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Exploring Cebu’s Bantayan and Virgin Islands

January 10, 2010 10:30pm
Images of the Queen City quickly faded into snapshots of rural life as we journeyed through the province’s heart to reach Hagnaya, Cebu. The smell of saltwater enlivened us from a stupor induced by a two-and-a-half hour bus ride that brought us to the port. From there, an hour-and-half boat ride brought us to the island of Bantayan, where our beachfront hotel in the town of Santa Fe awaited.

Fare on a regular non-airconditioned bus from Cebu City to the Hagnaya port costs less than P100, but prepare yourself for the constant stopping (it is a city bus, after all) which can turn the perkiest tourist into a cranky grouch. A boat ride from Hagnaya to Bantayan Island goes for less than P200.

An airconditioned hotel room starts at P1,600 a night, which can be shared by two people. With a 400-peso budget per day for food and drinks, one can already live like a king. Tours are negotiable, but should not go more than P1,000 per person a day (for a group of 4 to 8).

Crystal-clear waters fronted our home for the weekend, complemented by the powder-fine sand surrounding us. The beach was beauty in a nutshell, and we gorged on this vision until the final streaks of light faded into the night.


We dined on danggit, the local dried fish delicacy, and batter-fried squid before we retired for the night. The crashing waves lulled us gently as we prepared ourselves for the coming day.

We found ourselves in the middle of a bustling marketplace the next morning, picking out delicious treats to enjoy during the day. Cebuano staples like mangoes and dried fish were in abundance, prompting us to exercise enormous restraint from completely emptying our wallets. We bought a few things, and then we were off.

Our guide, who also happened to be our pedicab driver, pedaled through the tiny streets of the island to bring us to a waiting fishing boat. The tiny vessel, which can hold eight people at most, was to bring us to Virgin Island, approximately 30 minutes away from the Santa Fe shore.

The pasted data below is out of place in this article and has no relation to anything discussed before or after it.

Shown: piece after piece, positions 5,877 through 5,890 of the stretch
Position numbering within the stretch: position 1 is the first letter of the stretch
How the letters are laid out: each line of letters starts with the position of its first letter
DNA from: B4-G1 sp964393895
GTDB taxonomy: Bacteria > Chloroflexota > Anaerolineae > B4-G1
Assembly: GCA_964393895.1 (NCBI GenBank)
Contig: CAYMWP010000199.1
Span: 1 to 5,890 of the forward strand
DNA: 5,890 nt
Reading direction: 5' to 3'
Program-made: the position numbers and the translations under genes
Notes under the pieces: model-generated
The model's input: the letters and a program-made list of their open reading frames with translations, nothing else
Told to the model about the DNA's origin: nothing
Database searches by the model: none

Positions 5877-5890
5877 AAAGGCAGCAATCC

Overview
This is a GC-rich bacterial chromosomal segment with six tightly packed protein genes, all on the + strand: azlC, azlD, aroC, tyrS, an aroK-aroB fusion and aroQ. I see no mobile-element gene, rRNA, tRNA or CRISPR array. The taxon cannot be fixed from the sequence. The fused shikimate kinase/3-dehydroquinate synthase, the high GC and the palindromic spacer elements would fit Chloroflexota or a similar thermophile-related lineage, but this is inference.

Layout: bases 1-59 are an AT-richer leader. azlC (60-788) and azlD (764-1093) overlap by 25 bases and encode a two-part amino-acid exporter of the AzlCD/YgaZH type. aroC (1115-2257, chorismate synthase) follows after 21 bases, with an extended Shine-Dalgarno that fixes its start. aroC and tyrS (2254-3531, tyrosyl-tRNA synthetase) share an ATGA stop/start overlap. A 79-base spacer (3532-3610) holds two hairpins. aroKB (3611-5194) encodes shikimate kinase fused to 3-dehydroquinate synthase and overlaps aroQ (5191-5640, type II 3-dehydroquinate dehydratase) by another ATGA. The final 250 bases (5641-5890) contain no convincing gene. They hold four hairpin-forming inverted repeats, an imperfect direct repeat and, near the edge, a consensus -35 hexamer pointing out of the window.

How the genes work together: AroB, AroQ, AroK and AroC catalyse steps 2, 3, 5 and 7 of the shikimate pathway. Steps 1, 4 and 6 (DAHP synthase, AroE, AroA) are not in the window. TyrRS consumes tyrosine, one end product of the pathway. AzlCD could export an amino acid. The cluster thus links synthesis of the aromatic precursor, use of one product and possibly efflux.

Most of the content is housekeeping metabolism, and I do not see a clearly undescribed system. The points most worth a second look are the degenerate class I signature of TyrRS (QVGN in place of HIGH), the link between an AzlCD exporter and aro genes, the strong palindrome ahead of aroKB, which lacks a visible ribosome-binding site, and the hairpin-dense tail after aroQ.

Our guide steered us first toward a small cove, while his companion passed out snorkels and goggles. We were looking out onto a beautiful scene as we sat on our boat, but nothing could have prepared us for the splendor beneath the rolling waves.

Fishes and corals of all colors and shapes greeted us as we peered through our plastic lenses. Their graceful dance with the water contrasted with our frantic flailing as we fought the same current, stressing that we were but visitors of their rich locale.

After several minutes, we docked on Virgin Island, its white sand blinding us despite the overcast sky. As its name suggests, the island is rather undeveloped, save for three small houses where caretakers lived. A few huts were also scattered on one side of the beach, providing tourists with relative comfort during their preferably brief visit.

The milky sand and clear blue water provided a beautiful backdrop to our simple yet sumptuous meal of barbecued chicken and puso, which is rice cooked in woven banana leaves. Our meal was accompanied by locally-grown coconut juice, which our guide was kind enough to harvest from trees in the area.

We set out as soon as we finished eating, eager to explore the beach. The pristine shores were irresistible, the clear water inviting. We spent hours enjoying the beauty before we finally headed back to Santa Fe.

The sun was setting as we alighted from our rented bangka, filling the sky with brilliant colors. The marriage of pink and purple clouds provided a perfect finale to a weekend of basking in natural wonders. - FVI, GMANews.TV

Photos by Melissa De Los Santos
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